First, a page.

The project looks into the theme of the fragment, understood as an element that has a value in itself, and that combined with other fragments generates different figures.
By the same token, the elements that create the set of tables can be used individually or together, forming different combinations to recompose – in the set of tall tables – a pure geometric figure, thus resulting in a versatile series suitable for different uses.
Also from a constructive point of view, the tables are created by combining different materials. The metal tops are lightly detached from the wooden base, with flared, aerial lines, and the whole piece is supported by slender metal legs. The reflecting surface of the tops amplifies the theme of the fragment, engaging in interplay with the dual dimension. By reflecting the surroundings or the people close by, the tables come into resonance with the surrounding environment, bringing a sensation of lightness and striking evocative power.
From a geometric point of view, the table appears as a folded ribbon, 70 x 210 is the horizontal part (3 squares) and the two folds at the ends form the feet (2 squares).
The idea has always been to reduce the thickness of the table by distinguishing a carbon structure in the central part (a blade in the first version and a sort of double T in the second), an upside-down C (70+210+70) at the two sides, of which the MDF shelves form the structure of slender panels in veneered wood.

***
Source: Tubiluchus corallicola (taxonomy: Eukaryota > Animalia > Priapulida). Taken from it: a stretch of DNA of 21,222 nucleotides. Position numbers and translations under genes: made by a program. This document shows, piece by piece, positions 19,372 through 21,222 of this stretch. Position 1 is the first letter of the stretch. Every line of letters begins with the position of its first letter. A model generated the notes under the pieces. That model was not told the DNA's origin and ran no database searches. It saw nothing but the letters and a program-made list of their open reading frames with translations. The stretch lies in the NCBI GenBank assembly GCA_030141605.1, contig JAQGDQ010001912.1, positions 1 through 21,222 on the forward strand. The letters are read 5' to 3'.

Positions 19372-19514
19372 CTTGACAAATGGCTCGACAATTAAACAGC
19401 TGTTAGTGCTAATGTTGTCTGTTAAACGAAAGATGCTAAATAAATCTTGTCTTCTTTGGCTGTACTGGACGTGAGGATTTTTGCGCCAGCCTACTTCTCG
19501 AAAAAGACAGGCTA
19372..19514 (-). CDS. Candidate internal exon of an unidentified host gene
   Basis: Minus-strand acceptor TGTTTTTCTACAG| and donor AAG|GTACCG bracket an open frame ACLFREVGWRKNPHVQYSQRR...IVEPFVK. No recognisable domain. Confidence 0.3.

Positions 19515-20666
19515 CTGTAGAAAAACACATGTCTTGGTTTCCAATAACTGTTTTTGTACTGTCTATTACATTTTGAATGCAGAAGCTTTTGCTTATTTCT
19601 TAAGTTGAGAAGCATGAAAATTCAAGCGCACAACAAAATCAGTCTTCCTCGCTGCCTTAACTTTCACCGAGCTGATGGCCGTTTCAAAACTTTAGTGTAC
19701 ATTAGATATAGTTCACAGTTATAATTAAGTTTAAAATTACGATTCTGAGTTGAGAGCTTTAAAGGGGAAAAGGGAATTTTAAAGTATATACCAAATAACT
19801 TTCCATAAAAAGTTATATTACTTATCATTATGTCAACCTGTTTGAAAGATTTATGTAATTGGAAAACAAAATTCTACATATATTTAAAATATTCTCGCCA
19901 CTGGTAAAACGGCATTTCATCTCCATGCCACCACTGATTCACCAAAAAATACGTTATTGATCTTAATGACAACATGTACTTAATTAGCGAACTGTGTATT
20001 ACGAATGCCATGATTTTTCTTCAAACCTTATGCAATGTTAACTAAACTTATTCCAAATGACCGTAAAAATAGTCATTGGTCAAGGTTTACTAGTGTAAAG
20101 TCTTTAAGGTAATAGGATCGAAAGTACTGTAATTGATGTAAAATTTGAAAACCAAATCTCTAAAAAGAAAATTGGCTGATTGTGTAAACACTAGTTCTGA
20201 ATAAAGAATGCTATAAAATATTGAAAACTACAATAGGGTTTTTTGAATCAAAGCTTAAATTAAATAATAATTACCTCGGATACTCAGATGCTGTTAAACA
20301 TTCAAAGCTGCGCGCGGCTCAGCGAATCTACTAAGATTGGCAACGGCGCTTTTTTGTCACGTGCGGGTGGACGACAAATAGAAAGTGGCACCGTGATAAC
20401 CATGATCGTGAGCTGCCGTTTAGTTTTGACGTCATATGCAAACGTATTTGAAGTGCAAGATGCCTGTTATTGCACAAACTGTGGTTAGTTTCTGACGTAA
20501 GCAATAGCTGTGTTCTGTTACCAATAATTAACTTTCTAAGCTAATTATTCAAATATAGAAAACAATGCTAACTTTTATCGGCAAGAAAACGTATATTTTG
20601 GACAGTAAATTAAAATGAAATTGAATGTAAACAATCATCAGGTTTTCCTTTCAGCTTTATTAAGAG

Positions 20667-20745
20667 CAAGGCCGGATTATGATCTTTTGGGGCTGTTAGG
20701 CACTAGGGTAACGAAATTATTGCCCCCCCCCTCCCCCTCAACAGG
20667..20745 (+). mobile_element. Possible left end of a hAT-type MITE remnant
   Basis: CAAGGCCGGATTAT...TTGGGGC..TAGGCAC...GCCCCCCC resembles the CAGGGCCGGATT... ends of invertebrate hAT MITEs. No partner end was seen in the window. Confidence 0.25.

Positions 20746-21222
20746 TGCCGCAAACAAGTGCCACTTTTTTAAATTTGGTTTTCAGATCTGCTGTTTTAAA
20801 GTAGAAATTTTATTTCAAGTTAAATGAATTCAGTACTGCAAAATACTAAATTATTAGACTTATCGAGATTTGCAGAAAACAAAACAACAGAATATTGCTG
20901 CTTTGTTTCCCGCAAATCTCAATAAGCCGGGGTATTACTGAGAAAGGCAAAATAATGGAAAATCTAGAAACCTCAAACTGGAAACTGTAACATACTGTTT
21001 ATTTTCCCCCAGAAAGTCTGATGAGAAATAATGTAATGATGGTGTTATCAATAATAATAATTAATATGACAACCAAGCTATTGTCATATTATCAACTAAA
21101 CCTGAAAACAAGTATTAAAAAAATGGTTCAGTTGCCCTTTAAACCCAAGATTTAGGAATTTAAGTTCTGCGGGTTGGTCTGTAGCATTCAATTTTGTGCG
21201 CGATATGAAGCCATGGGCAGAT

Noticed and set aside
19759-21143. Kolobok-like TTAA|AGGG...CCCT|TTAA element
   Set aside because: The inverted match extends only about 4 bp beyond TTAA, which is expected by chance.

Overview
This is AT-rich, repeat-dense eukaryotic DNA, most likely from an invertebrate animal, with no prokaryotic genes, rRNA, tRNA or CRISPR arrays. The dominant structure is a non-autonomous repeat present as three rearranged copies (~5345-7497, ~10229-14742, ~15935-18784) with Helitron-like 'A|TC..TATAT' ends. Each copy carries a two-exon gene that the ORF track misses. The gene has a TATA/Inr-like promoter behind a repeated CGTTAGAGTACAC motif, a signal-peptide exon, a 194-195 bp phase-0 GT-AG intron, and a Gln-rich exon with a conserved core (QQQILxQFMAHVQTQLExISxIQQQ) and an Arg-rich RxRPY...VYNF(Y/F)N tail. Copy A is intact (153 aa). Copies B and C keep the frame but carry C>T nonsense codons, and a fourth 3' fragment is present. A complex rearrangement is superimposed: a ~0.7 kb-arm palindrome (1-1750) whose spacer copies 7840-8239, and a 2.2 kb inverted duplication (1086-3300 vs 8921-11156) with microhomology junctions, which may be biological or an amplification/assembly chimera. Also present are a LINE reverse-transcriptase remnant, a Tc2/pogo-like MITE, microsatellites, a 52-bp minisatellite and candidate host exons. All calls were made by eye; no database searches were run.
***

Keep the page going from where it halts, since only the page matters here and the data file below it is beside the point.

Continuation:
On the two sides, the thickness is reduced to zero, so on the front along the table it appears as an extremely slender upside-down C despite the strong resistance to the weight on the span of more than two metres. The contrast between the Elm veneer and the black of the carbon adds the elegance of the two contrasting materials to the subtle, slender lines.
An interplay of geometries, a flat shape and a cylindrical shape that generate a dual level of perception, reflecting and deforming reality. The table is a mirror that interacts with the surroundings and the objects placed on it, offering an ambiguous, duplicitous perspective. Both in architecture and in the world of contemporary art, the theme of the mirror is replete with references and suggestions that inspired us.
The semi-cylinder is made in super-mirror sheet metal, with a filter between the table and the outside world created with the flat surface of the glass, which softens the direct, deformed reflection of the sheet metal, which in turn may be reflecting or transparent, depending on the observer’s point of view. The glass is enriched with the classic green colouring of the silicon, enhanced by the thickness of the sheet, reminiscent of the atmospheres of the glass objects created by Ingrand in the 1950s with Fontana Arte.
The cylindrical sheet metal is given stability by the weight of the glass, finding its dynamic balance resting on the legs: it functions like the hull of a boat that when brought onto land rests on its own space, remaining stable due to the weight, because any other solution involving slotting the legs into the belly of the top would have been formally too invasive and antagonistic to the subtle reflective effect.